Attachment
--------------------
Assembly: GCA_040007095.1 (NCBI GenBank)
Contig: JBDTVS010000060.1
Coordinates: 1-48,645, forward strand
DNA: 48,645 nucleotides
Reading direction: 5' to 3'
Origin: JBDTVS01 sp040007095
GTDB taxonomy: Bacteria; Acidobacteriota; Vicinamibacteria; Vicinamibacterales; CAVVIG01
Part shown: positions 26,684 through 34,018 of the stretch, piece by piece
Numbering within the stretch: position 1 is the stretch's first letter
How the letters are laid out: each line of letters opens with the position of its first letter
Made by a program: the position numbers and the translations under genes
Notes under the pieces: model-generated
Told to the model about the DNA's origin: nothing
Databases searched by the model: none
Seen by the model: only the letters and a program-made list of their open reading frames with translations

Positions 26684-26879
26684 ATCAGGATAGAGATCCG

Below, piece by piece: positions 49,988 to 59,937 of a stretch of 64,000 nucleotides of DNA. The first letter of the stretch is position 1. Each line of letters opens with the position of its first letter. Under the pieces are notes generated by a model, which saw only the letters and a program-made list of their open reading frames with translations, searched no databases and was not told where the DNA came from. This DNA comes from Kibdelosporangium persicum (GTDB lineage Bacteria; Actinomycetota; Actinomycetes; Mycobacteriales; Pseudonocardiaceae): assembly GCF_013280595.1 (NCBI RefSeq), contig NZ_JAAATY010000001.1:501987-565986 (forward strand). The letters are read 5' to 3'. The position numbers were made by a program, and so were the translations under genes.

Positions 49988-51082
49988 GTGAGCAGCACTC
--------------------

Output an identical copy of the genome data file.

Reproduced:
Assembly: GCA_040007095.1 (NCBI GenBank)
Contig: JBDTVS010000060.1
Coordinates: 1-48,645, forward strand
DNA: 48,645 nucleotides
Reading direction: 5' to 3'
Origin: JBDTVS01 sp040007095
GTDB taxonomy: Bacteria; Acidobacteriota; Vicinamibacteria; Vicinamibacterales; CAVVIG01
Part shown: positions 26,684 through 34,018 of the stretch, piece by piece
Numbering within the stretch: position 1 is the stretch's first letter
How the letters are laid out: each line of letters opens with the position of its first letter
Made by a program: the position numbers and the translations under genes
Notes under the pieces: model-generated
Told to the model about the DNA's origin: nothing
Databases searched by the model: none
Seen by the model: only the letters and a program-made list of their open reading frames with translations

Positions 26684-26879
26684 ATCAGGATAGAGATCCG

Below, piece by piece: positions 49,988 to 59,937 of a stretch of 64,000 nucleotides of DNA. The first letter of the stretch is position 1. Each line of letters opens with the position of its first letter. Under the pieces are notes generated by a model, which saw only the letters and a program-made list of their open reading frames with translations, searched no databases and was not told where the DNA came from. This DNA comes from Kibdelosporangium persicum (GTDB lineage Bacteria; Actinomycetota; Actinomycetes; Mycobacteriales; Pseudonocardiaceae): assembly GCF_013280595.1 (NCBI RefSeq), contig NZ_JAAATY010000001.1:501987-565986 (forward strand). The letters are read 5' to 3'. The position numbers were made by a program, and so were the translations under genes.

Positions 49988-51082
49988 GTGAGCAGCACTC